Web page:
How to keep yourself safe when you experience suicidal thoughts

19 March 2018

Sarah Carter, Psychotherapist in Student Support and Wellbeing explains how you can keep yourself safe if you are experiencing suicidal thoughts.

White water lily

People sometimes feel suicidal when they experience extreme psychological pain and think they can’t cope with it. This pain can come from a variety of sources, such as feeling socially isolated; experiencing problems in relationships; struggling academically; or feeling like a let-down in some way.

Financial difficulties or physical illness can also cause stress, and there can be strong feeling of hopelessness and an inability to see any solution to the current problems.

Depression, alcohol or drug misuse, or self-harm, can make it particularly difficult to manage suicidal thoughts.

If you are having frequent thoughts about suicide, have a wish to die, or have made a suicide plan, then you are likely to be at serious risk of suicide.  Anyone who has previously attempted suicide is particularly at risk.

One of the best ways to protect yourself from suicide is to prepare a written safety plan that you can use when you need it.

The Safety Plan

Write down and answer for yourself the following questions:

How can I reduce the risk of me acting on my suicidal thoughts?

For example, give any medicines I’ve accumulated to someone I trust or to a pharmacist.

What ways of coping do I have (what’s worked in the past)?

For example, distract myself by keeping busy or stay around other people.

What will I do to help calm and soothe myself?

For example, have a bath or shower, take a walk, listen to music.

What will I tell myself as an alternative to the suicidal thoughts?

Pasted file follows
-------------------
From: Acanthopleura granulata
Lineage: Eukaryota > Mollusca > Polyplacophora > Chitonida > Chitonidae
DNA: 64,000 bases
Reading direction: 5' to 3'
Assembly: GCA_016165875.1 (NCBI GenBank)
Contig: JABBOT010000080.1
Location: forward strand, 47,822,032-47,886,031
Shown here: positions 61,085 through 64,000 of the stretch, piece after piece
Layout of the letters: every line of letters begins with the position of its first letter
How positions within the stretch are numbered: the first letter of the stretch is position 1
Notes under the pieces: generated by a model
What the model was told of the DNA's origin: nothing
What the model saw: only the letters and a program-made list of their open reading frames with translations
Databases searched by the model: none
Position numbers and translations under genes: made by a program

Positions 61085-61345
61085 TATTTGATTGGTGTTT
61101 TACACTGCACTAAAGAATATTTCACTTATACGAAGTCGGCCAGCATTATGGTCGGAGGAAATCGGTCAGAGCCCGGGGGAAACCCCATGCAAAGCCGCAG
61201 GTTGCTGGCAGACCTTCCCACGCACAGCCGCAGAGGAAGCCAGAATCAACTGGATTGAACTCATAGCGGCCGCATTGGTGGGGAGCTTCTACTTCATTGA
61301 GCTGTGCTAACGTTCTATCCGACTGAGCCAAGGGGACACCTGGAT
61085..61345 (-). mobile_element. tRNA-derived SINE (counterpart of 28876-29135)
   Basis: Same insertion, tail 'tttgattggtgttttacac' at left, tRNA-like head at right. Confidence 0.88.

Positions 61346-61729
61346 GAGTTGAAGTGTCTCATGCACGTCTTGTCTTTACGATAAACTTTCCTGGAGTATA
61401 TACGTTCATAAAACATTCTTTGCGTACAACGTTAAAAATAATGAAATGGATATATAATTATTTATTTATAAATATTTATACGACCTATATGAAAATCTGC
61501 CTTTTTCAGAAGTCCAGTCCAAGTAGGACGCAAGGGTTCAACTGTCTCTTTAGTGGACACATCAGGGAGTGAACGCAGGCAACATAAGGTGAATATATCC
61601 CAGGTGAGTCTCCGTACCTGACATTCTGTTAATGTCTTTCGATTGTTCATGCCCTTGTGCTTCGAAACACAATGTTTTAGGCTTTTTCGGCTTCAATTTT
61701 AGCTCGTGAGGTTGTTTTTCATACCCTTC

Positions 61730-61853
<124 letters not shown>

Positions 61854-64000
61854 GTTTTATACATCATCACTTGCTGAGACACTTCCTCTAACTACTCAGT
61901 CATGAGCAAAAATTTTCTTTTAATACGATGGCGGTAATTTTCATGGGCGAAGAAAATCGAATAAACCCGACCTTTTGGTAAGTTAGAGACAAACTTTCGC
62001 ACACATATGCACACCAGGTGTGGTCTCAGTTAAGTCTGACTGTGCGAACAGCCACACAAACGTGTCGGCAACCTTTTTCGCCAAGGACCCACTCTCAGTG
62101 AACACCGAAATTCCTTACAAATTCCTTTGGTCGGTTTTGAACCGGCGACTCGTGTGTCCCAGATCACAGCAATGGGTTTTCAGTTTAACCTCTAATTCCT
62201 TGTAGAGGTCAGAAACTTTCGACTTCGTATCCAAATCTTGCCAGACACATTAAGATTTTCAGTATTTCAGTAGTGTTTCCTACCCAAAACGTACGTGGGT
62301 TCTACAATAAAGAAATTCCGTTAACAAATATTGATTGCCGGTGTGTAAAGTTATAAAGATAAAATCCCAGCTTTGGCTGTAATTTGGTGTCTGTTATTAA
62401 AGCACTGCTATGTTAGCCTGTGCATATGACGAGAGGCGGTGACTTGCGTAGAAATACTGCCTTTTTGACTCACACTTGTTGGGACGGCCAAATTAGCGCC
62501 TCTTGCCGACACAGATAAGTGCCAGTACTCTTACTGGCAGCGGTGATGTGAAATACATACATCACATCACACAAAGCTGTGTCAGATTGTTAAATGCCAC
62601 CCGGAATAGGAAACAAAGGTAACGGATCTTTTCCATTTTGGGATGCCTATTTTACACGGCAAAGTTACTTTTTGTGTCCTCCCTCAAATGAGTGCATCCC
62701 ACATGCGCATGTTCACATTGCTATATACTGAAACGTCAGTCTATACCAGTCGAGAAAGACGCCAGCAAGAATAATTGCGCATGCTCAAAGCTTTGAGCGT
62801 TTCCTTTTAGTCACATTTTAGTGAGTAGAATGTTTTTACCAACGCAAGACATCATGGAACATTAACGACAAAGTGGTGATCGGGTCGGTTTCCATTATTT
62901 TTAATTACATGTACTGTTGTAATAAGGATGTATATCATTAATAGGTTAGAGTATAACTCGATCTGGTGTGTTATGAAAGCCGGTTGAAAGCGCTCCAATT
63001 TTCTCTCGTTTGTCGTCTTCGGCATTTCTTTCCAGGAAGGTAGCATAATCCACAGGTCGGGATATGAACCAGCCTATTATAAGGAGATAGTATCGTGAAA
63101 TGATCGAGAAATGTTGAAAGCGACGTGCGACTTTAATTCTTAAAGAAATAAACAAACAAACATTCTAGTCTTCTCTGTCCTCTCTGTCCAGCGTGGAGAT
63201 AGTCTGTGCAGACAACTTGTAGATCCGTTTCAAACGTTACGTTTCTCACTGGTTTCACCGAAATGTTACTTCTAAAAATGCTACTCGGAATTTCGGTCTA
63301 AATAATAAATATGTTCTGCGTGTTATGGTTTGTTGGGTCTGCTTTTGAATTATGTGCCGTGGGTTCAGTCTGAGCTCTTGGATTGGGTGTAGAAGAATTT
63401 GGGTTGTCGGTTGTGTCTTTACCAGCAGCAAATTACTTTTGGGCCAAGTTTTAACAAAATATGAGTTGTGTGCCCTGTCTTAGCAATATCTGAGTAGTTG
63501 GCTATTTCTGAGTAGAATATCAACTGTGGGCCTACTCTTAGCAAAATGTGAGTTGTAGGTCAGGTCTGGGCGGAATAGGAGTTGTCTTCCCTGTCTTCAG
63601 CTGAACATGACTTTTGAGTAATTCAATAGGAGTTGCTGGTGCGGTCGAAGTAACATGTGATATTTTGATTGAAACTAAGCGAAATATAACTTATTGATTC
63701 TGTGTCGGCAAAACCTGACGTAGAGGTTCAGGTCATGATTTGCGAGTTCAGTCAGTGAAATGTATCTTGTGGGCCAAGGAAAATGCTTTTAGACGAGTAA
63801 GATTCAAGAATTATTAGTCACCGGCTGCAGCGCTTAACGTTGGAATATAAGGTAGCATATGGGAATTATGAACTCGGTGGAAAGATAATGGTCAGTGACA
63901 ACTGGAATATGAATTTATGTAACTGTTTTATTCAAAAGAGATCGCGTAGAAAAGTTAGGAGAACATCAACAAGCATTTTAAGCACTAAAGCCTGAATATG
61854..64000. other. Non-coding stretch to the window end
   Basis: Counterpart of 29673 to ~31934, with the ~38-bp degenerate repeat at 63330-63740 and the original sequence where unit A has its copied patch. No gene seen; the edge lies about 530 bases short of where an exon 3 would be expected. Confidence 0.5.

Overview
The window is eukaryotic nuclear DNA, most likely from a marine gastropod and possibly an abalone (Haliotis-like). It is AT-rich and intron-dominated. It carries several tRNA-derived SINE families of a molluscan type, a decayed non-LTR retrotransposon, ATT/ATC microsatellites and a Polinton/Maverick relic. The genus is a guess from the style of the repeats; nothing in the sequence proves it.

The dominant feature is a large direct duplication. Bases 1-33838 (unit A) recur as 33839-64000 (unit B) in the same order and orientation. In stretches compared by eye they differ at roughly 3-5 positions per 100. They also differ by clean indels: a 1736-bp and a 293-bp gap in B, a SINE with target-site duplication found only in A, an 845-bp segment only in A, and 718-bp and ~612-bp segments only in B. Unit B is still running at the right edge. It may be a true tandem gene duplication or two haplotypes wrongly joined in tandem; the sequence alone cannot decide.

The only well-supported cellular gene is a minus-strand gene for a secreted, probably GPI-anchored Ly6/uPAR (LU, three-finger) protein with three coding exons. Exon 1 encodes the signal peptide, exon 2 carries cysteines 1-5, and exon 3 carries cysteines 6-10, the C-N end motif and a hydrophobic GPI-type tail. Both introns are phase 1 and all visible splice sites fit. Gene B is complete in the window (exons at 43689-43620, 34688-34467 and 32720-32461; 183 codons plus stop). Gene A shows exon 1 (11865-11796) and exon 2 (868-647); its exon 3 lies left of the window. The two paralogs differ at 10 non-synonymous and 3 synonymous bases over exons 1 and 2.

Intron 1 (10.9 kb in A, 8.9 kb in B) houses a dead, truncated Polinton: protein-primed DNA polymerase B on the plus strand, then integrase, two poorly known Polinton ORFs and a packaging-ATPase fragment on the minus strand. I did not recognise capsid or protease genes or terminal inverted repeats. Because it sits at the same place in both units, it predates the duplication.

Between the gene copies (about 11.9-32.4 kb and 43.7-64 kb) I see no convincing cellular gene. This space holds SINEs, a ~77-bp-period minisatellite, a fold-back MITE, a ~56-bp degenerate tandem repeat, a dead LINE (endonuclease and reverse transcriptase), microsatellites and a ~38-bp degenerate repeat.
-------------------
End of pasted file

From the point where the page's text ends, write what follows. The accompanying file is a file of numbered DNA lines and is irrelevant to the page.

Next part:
For example, this is temporary and will pass.

If the suicidal feelings persist, who can I call?

For example, my friend 'X' (include their telephone number), Dr. 'Y' (include their telephone number), the 24 hour Samaritans helpline (telephone number: 116 123), the overnight Nightline service (telephone number:  0207 631 0101).

If after this I’m still feeling suicidal and out of control, I will go to A&E or call 999.

Read through your safety plan several times so that you’ve got it in mind. Keep it somewhere where you’ll easily find it.

If you are currently feeling seriously suicidal but are not in immediate danger then contact your GP for an urgent appointment. If your GP surgery isn't open, call the free NHS out-of-hours medical line on 111 and they will help you access the right services.

If you are in immediate danger of suicide, go directly to the Accident & Emergency (A&E) department of your local hospital to get help (University College Hospital is the nearest A&E department to UCL’s main campus) or if you are unable to do so call 999.

Further crisis support information can be found on the UCL Student Support and Wellbeing website.

Please note that Student Support and Wellbeing does not offer an emergency service.

If you are concerned another student is in immediate danger, take them to A&E or phone 999. Don’t make yourself responsible as a friend – get help.

Sarah Carter, Psychotherapist, UCL Student Psychological Services, Student Support and Wellbeing